We are excited to welcome ACB members to the Legislative Seminar in February. There are several issues that blind and visually impaired Americans continue to experience in 2019. Attendees will have the opportunity to discuss these issues with their representatives and senators. To make an appointment with your representative, call the Capitol switchboard at (202) 224-3121. Interestingly, all of the major issues flagged this year touch in some way the continuing growth of technology in our society. The issues show both the positive benefits of accessible technology and the negative ramifications of failing to include accessibility from the beginning. This connection to technology should be noted and mentioned to your members of Congress.
Listed below are the three issues we will discuss during the seminar, and that we encourage you to talk to your senators and representatives about. These topics will be discussed in greater detail at the conference. You will also receive background papers with more detailed summaries of the issues. Other issues will be highlighted that continue to reappear in the national discussion.
Imperative 1: Autonomous Vehicles
We are now at an exciting technological place regarding transportation. The potential for the use of autonomous vehicles for people who are blind is closer than ever. Such vehicles are already being tested in multiple cities. However, it is critical that these cars remain fully accessible, and that individuals who have the most to gain through such technology are not forgotten.
In the last Congress, blindness organizations and the auto industry supported legislation that would establish working groups to focus on accessibility and prevent discrimination in operating such vehicles based on disability. ACB calls on Congress to move forward with similar legislation that will continue to drive this technology forward.
Imperative 2 — Accessible Durable Medical Equipment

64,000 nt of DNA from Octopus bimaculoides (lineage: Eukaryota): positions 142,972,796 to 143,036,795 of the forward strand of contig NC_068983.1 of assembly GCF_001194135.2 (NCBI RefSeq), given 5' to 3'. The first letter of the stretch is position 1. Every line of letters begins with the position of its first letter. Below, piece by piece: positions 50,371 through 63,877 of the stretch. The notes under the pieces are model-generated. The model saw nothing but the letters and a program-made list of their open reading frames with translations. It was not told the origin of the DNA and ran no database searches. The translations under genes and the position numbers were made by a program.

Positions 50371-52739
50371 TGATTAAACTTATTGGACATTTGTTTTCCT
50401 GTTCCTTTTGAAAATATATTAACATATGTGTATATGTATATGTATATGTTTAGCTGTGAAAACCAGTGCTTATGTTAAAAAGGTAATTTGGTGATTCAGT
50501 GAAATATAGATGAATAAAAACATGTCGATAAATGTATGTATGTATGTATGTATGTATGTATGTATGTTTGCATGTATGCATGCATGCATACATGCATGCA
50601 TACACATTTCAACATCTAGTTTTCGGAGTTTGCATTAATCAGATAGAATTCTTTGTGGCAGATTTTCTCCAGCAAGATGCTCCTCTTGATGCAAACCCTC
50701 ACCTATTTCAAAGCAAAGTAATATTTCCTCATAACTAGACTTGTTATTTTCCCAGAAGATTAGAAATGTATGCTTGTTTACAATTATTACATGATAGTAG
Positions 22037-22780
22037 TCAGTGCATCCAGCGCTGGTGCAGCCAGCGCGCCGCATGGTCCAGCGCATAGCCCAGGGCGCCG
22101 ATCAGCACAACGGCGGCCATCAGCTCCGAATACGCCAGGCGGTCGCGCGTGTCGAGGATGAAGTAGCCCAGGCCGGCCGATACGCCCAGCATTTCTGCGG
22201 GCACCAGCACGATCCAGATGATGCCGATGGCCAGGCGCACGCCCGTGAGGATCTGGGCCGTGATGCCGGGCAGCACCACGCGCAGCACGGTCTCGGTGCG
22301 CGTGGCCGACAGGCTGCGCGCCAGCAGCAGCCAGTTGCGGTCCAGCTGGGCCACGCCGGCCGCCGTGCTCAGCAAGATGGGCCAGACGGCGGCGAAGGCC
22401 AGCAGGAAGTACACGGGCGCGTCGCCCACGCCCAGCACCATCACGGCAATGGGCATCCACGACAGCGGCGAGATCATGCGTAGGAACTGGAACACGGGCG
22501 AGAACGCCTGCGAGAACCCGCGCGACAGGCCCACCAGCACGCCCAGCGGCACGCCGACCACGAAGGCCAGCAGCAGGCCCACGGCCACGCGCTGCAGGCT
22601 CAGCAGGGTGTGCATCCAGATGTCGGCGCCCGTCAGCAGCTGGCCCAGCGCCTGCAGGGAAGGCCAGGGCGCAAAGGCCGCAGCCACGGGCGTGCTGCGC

Advancements in health technology have resulted in a watershed of durable medical equipment (DME) that monitors vital health activity and conditions such as diabetes, which is one of the leading causes of blindness in the United States. However, a failure by the DME industry to make devices accessible has raised serious health concerns by those living with such conditions who are blind and visually impaired. For instance, devices such as glucometers have notoriously been a challenge for diabetics who are blind. This can all change through the development of accessible DME interfaces like smartphone apps and other devices capable of using nanotechnology that can incorporate simple accessibility solutions. Congress can play a role in ensuring that such technology adheres to the latest software technology standards, such as Section 508 of the Rehabilitation Act, and that the Centers for Medicare and Medicaid Services (CMS) provide assurances that accessible DME devices make their ways into the hands of individuals who are blind and visually impaired.
Imperative 3: Low Vision Aid Exclusion
In November of 2008, the Centers for Medicare and Medicaid Services (CMS) promulgated a regulation that has had a detrimental impact on the lives of countless individuals who are blind or visually impaired. The Durable Medical Equipment, Prosthetics, Orthotics, and Supplies (DMEPOS) Competitive Acquisition Rule contains a provision entitled “Low Vision Aid Exclusion” which states that all devices, “irrespective of their size, form, or technological features that use one or more lens to aid vision or provide magnification of images for impaired vision” are excluded from Medicare coverage based on the statutory “eyeglass” exclusion. ACB is well aware that this extremely restrictive reading of the “eyeglass” exclusion has resulted in the denial of vital assistive devices for seniors and other Medicare beneficiaries who may have disabilities. The expansion of the eyeglass exclusion has prevented access to devices such as handheld magnifiers, video monitors, and other technologies that utilize lenses to enhance vision.
Attendees should discuss this issue with their representatives. Be sure to stress the importance of these materials to older individuals’ ability to continue to live independently.
You are encouraged to bring additional concerns to your Congress members that you experience back home. The list provided consists of issues ACB has heard about frequently that need to be acknowledged and discussed by Congress.
If you have any questions on the issues listed above, please come ready to discuss them at the Legislative Seminar. Or contact Claire Stanley, Advocacy and Outreach Specialist, at (202) 467-5081, or at email@example.com.
To register for ACB’s 2019 Leadership Meetings, please visit: https://interland3.donorperfect.net/weblink/weblink.aspx?name=E144393&id=49. Be sure to register by February 15th.
We look forward to interacting with all attendees this year. The 2019 Leadership Meetings will be held at the Crowne Plaza Alexandria, 901 N. Fairfax St., Alexandria, VA 22314. Room rates are $120 per night, plus tax. You can reserve your room by calling the hotel directly at (703) 683-6000, by calling Crowne Plaza’s toll-free number, 1-877-227-6963, or online by clicking on this link: Crowne Plaza Alexandria Website.